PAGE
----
SALT LAKE CITY (4/1/2021) – Utah Attorney General Sean D. Reyes today called on Twitter, eBay, and Shopify to act immediately to prevent people from selling fake CDC vaccination cards on their platforms. In a letter to the companies’ CEOs, a bipartisan coalition of attorneys general raises concerns about the public health risks of this fraud.
“It’s sad but not surprising that fraudsters continue to take advantage of people during the Pandemic, but we’re fighting back to protect Utahns,” said Attorney General Reyes. “Some of these fraudsters we can investigate but many use tactics that evade prosecution. So, we’re asking social media platforms to help us crack down on ads and promotions designed to exploit vulnerable citizens.”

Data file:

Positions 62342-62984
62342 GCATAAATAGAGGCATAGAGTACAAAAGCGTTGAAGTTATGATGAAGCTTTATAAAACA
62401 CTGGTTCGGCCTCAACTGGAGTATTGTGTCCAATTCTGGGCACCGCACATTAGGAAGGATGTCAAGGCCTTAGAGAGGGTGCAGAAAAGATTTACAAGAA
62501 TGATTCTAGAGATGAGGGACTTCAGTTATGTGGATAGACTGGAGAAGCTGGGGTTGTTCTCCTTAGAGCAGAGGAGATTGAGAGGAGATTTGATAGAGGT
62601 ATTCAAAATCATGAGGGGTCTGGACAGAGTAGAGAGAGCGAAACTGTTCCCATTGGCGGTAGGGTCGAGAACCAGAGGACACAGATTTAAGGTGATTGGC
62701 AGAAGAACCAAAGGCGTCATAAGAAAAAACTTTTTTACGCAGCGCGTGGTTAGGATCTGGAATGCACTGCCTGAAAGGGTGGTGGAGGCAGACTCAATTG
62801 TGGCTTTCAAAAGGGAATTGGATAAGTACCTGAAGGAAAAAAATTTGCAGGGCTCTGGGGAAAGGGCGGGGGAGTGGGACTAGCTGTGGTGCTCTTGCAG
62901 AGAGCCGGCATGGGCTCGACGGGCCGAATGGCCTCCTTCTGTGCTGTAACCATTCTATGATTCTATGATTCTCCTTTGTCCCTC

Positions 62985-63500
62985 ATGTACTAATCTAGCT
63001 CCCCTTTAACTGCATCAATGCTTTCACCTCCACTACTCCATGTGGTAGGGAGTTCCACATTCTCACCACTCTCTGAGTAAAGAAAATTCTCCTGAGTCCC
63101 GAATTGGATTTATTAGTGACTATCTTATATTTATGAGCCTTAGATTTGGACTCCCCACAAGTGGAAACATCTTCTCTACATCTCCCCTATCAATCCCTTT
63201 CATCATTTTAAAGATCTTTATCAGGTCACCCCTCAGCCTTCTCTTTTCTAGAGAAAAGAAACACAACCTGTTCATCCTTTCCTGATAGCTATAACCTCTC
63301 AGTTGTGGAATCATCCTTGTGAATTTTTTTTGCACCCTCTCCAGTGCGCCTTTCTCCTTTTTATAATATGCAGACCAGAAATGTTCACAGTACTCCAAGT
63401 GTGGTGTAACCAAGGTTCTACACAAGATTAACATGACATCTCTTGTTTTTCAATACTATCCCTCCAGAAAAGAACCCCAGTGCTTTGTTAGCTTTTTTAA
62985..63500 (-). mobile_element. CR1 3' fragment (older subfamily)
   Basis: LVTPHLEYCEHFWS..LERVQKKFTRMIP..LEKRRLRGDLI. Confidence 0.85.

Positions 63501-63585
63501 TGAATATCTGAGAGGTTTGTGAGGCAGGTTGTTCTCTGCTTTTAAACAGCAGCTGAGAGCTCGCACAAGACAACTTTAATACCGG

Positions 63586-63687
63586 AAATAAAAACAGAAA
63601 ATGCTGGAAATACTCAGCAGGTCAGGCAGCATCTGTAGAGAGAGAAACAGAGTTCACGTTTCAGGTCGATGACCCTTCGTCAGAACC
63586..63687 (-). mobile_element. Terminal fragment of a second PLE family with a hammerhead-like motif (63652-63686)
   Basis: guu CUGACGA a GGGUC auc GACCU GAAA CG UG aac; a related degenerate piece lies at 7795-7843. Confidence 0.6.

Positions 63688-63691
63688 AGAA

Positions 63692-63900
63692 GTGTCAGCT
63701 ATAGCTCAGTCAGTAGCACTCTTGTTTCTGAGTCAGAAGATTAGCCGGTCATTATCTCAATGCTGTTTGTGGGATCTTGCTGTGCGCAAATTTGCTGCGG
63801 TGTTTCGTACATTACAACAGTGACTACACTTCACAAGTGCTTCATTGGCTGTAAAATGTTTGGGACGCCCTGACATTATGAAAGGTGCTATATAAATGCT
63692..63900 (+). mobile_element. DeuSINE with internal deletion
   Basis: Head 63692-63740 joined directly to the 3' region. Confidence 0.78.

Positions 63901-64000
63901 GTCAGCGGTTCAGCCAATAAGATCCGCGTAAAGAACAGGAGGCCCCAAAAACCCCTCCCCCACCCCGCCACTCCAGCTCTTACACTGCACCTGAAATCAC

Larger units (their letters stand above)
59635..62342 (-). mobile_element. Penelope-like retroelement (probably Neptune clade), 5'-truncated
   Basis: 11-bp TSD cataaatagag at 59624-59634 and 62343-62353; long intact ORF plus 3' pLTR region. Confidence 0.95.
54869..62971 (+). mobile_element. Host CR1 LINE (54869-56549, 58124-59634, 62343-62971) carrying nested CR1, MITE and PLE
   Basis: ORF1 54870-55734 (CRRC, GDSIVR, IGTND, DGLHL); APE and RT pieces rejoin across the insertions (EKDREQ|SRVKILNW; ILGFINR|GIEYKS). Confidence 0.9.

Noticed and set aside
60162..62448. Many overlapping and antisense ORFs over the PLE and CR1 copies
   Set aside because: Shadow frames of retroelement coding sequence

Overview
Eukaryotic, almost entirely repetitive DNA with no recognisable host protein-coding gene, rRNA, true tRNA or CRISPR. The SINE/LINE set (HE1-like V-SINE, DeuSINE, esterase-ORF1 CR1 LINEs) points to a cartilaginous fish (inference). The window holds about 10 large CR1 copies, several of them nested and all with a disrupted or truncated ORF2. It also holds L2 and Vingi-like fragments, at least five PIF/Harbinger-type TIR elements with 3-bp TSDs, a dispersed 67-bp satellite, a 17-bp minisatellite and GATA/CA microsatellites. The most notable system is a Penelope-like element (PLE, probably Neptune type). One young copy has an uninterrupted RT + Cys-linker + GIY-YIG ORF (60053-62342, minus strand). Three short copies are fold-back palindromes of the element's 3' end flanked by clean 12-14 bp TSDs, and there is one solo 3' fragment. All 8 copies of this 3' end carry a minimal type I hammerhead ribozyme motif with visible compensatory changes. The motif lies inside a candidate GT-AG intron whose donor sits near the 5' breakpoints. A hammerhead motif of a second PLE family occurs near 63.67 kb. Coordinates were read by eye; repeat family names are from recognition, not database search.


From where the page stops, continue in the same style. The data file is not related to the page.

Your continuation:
Legitimate vaccination cards are given by providers when they administer the vaccine. People who buy fake cards can have their own information added to the card or add it in themselves, so it appears they have been vaccinated when they have not. These deceptive cards threaten the health of our communities, slow progress in getting people protected from the virus, and violate many state laws.
In their letter, the attorneys general ask the CEOs to:
- Monitor their platforms for ads or links selling blank or fraudulently completed vaccination cards.
- Promptly take down ads or links that are selling cards.
- Preserve records and information about the ads and the people who were selling them.
Attorney General Reyes is joined in sending this letter by the Attorneys General of North Carolina, Tennessee, Alaska, California, Colorado, Connecticut, Delaware, the District of Columbia, Georgia, Guam, Illinois, Kansas, Kentucky, Louisiana, Maine, Maryland, Massachusetts, Michigan, Nebraska, Nevada, New Hampshire, New York, North Dakota, Northern Mariana Islands, Ohio, Rhode Island, South Dakota, Virgin Islands, Virginia, Washington, and Wisconsin.